Social & Emotional Learning (SEL)

How to Teach Character in the Classroom and Online

Students benefit from working with their teachers to develop core tenets that guide their behavior in school and at home.

January 27, 2021
Drazen_ / iStock

Good teaching involves character building. I find myself worrying as much about students’ hearts as I do about their minds—or their grades, for that matter.

Parents have shared with me that they do too, like never before. As I spoke with families when the virtual adventure began, I asked each one what I could do to help during this trying time. The number one answer? Teach children to be mature and independent. As one parent put it, “Mr. Courtney, can you teach him to be good while I’m busy?”

As usual, parents know what their children need: character.

Why Character Education Matters

In her book UnSelfie: Why Empathetic Kids Succeed in Our All-About-Me World, educational psychologist Michele Borba describes a rise in narcissism (which others call a pandemic of a different sort) in stark detail for us. She says that the narcissism index (nationwide scores of self-reported narcissism) has risen steeply in past decades and is at an all-time high. This rise is most pronounced among young people.

There are many guesses among researchers, educators, and parents alike as to why this is happening, but perhaps this question posed by Borba points out the most obvious explanation: “We take our kids to many practices, sports, music, etc. But do they practice being a good person?”

At a time when even basic interaction with others is severely limited, our children need that practice—and it works. Research shows that in the face of a crisis of character, character education matters because it teaches students “to be tomorrow’s leaders in government and work places, and successful and productive members of society.” Moreover, quality character education that weaves in influence from various stakeholders (e.g., school staff, parents, and community members) has a positive effect on academics, attendance, and discipline.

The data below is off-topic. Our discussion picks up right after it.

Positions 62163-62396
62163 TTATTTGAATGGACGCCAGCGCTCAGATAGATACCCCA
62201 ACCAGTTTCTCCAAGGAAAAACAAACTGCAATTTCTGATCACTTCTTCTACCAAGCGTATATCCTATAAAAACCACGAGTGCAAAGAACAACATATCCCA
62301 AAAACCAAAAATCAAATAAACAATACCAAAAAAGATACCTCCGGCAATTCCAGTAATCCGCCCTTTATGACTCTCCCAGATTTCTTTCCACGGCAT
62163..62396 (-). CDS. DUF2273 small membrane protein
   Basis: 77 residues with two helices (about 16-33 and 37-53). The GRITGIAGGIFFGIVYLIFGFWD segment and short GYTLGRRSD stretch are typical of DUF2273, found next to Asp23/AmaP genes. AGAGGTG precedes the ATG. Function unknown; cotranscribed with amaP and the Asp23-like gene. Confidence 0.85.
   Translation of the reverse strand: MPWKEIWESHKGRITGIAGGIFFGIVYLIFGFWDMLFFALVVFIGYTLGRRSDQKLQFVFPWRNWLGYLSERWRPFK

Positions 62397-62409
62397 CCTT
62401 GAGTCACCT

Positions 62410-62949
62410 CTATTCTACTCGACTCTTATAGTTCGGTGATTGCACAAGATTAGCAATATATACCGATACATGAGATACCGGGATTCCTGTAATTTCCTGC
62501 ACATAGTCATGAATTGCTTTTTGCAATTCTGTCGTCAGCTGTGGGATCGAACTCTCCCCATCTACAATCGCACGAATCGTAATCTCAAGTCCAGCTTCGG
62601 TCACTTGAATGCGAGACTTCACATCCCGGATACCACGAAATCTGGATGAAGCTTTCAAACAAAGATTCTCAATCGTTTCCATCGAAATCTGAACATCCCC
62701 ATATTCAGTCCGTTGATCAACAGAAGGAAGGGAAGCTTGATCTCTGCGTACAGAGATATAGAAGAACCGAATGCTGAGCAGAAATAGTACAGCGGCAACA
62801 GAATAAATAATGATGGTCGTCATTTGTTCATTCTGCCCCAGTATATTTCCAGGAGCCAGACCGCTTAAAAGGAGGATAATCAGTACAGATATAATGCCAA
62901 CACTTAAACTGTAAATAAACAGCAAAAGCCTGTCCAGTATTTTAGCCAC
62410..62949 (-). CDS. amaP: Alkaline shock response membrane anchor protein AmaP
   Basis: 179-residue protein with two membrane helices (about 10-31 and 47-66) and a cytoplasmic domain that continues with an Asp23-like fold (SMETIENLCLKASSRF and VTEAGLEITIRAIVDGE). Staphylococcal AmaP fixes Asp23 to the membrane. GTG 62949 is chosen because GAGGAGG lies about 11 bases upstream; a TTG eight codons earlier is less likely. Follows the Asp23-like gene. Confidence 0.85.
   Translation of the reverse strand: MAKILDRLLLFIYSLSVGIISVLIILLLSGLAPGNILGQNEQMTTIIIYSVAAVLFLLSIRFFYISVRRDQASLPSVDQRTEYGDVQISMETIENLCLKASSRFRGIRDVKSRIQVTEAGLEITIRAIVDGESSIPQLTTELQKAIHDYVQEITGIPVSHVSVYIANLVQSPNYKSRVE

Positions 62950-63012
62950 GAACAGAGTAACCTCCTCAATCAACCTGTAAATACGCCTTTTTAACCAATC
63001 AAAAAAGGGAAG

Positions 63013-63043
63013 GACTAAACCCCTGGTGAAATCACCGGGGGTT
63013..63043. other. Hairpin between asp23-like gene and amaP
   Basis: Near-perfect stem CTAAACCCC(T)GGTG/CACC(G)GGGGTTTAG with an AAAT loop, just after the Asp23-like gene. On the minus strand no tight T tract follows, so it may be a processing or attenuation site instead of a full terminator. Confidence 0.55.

Getting Started

Remote teaching has introduced new jumping-off points for discussions about character—e.g., “Why shouldn’t kids spam the chat during the math lesson? Because it’s not respectful to other learners.” But in general, my online character education looks much the same as it does in a classroom.

I always start by asking students what they want to see from peers and what they want to see in themselves. We then create (and maintain) a categorized chart where, similar to a word sort, we group similar examples. For example, if students say they want to see their peers use appropriate language or to be mannerly, those values land under a banner labeled “Respect.” Other values surface as we talk, like wanting the class to be a place where people do not lie about turning in work or do not misbehave when the teacher’s internet connection freezes. With little prompting, students label these detailed points as “Honesty.”